For those who haven’t been following our updates, your iPhone 5, 4th generation iPad and iPad mini are now supported by Maxis LTE. This means you can enjoy internet speeds of up to 75Mbps (typical average speeds of 10Mbps to 30Mbps) right on your mobile.
To receive that update (if you haven’t already done so when the update was released earlier this morning), make sure you are running on the latest iOS version – iOS 6.1.3. To update, go to Settings > General > Software Update. Once done, go to Settings > General > About and you should be prompted for a Carrier Settings Update; update it and ensure that the Carrier is Maxis 14.1 before rebooting the device.
One done, you can turn on/off your LTE at Settings > General > Cellular.
For those using Maxis iPhone 5, 4th Generation iPad or iPad mini, have fun with your newfound speed; just make sure you’re within the coverage area.
More information about Maxis 4G LTE available in this link.
To those of you who are somehow celebrating 12/12/12, we’ve brought back our Wednesday photography features with 12 simple ways to improve your photography! Whether you are a seasoned shooter or an aspiring beginner, there may be something in these tips that you can use to improve your pictures or even just your photography experience as a whole. Take these tips with a pinch or 2 of salt, don’t try to apply all of these at once and you will see results in no time! So without further ado, here we go!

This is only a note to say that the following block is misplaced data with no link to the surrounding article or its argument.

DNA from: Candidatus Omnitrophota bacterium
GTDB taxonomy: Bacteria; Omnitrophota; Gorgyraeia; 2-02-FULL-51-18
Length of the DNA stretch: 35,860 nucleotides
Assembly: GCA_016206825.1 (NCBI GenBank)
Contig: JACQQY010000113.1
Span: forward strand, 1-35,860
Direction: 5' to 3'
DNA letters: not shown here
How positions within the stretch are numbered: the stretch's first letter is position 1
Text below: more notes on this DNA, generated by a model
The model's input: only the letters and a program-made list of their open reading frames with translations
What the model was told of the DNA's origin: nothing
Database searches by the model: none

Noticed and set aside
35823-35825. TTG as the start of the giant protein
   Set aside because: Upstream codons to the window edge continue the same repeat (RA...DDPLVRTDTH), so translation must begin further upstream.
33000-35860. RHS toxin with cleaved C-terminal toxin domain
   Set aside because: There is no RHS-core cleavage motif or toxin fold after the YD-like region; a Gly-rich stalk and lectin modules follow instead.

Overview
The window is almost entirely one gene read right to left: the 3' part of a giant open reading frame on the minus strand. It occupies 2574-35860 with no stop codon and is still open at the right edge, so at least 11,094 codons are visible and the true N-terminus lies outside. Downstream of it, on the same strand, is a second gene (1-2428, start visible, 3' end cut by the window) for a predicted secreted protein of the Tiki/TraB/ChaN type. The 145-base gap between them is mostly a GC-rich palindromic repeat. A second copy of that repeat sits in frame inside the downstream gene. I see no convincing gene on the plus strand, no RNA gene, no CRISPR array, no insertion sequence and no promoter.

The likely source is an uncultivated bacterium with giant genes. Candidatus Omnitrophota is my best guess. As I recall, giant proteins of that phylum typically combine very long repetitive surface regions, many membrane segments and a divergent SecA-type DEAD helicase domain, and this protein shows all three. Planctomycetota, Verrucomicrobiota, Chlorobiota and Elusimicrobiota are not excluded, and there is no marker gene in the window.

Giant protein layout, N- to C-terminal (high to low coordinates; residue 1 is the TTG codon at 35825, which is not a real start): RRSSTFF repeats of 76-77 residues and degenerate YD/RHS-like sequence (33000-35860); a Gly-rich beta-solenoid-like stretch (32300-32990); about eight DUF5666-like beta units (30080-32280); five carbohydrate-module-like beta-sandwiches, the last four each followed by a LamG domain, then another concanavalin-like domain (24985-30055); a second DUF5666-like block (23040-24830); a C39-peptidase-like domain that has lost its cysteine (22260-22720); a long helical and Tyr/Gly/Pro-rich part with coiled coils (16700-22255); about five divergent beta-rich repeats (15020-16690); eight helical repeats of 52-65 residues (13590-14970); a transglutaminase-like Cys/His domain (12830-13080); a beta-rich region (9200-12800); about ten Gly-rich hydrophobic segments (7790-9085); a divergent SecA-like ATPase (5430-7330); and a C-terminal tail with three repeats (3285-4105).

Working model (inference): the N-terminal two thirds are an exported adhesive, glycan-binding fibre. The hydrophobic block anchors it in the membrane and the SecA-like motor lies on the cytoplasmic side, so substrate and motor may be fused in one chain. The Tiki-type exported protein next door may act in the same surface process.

1) Frame in your mind, not in your viewfinder
It’s too easy to be constrained by the small box which you are looking though in order to compose your photo. Those framelines will never fully capture what you envision, or even what’s happening around the scene. It’s always great to be able to know what you want and then only translate it to your viewfinder. Sometimes it may be hard, but also open your other eye to see what’s happening around you, you never know, it may result in one hell of a picture.
“I’m Aaron and I enjoyed reading your ‘back to basics’ articles on LYN. I’m quite a beginner in digital photography but i’ve just invested in a new DSLR. I got a Canon EOS 600D with Kit lens 18-55mm.
But the one thing that i really would like to know at this moment is that, is it enough for me to just stick to my Kit lens, or must i get more lens to suit different types of photo shooting? Will the kit lens be sufficient for most types of shooting? (eg. landscape, portrait, micro etc).